Stroke equipment by a stroke warrior

I Can’t Find My Pinkie

What’s it like to deal with hand paralysis?

This morning, I can’t find my little pinkie in my brain’s map of location. Furthermore, I can’t find my four toes (the big toe is hard to miss).

Usually, it comes after an exorbitant work out. Yesterday, my pinkie can flex and let go of the medium size balls. (Think of a tennis ball or a soft baseball).

Over and over, I get the balls and release them into a net. Plus, I can handle small balls, playing cards, dominoes, so on.

Why can’t I follow that the next day?

Maybe, my affected pinkie’s muscle groups are tired.

Maybe, my brain’s neuron pathways’ neurotransmitters are spent.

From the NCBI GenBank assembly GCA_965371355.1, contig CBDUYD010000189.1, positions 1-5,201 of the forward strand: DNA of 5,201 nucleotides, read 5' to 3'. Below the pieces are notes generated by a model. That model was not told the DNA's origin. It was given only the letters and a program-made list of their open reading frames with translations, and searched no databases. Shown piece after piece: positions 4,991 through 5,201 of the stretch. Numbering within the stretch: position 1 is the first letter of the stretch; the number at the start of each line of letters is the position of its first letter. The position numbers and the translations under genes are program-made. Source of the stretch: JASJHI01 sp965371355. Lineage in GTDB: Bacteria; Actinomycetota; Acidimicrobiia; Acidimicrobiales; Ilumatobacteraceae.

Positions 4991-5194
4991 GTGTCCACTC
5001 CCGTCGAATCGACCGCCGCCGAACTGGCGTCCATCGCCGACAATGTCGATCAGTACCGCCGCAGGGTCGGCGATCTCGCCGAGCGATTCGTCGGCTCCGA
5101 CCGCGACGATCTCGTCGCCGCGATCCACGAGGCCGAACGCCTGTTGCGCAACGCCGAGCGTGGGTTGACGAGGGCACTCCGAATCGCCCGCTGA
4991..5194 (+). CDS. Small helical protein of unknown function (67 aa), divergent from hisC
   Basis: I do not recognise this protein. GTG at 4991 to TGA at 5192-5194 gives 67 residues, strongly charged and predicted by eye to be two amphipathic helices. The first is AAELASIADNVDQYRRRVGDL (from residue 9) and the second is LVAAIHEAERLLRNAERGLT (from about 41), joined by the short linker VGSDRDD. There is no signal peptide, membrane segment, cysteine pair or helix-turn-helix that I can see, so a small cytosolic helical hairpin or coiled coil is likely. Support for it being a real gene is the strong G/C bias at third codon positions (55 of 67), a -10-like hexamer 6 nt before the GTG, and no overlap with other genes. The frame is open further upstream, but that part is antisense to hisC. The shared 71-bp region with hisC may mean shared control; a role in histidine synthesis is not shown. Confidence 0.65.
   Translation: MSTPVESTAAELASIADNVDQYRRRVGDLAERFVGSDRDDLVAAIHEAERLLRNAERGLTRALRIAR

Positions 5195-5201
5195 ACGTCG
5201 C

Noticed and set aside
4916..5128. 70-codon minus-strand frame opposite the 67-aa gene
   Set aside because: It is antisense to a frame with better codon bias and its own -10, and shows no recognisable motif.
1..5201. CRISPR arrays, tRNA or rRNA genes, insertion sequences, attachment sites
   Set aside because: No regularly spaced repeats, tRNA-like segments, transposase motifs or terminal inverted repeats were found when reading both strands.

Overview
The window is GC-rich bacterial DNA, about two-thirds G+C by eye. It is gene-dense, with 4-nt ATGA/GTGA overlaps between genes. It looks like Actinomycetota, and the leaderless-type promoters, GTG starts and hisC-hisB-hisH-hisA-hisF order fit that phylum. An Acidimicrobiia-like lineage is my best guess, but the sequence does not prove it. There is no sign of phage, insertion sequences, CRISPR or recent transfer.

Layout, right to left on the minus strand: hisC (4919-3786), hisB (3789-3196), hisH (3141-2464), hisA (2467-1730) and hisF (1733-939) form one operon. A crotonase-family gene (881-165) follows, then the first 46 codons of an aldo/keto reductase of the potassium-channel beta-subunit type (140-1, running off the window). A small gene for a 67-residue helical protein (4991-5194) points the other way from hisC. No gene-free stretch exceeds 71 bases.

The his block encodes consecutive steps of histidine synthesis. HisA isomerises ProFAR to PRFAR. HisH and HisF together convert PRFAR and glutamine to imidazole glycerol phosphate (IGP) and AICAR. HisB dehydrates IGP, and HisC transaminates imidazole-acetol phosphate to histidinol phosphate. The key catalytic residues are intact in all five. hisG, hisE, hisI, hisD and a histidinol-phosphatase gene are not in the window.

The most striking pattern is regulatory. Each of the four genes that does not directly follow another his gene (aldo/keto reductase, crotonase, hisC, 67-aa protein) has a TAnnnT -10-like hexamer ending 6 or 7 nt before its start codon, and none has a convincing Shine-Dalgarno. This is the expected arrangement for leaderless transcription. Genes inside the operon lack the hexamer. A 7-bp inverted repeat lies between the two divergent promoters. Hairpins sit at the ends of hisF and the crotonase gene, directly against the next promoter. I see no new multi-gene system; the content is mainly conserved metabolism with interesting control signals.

Think of it like you are at a rave: dance ’til you dance no more.

My anxious persona get worried throughout the day and evening: “Why don’t you shake your pinkie! Why doesn’t it move! Aaaaah!”

I gentle shh my anxious persona and willingly directly my anxious persona to a new subject: Why don’t the Chinese foam manufacturers write back!


Alon’s hand paralysis inspired him to create the AlonTree Glove, which provides support, enhances residual muscle activity, and increases proprioceptive awareness. Read about his stroke recovery and find tools to help with your own.

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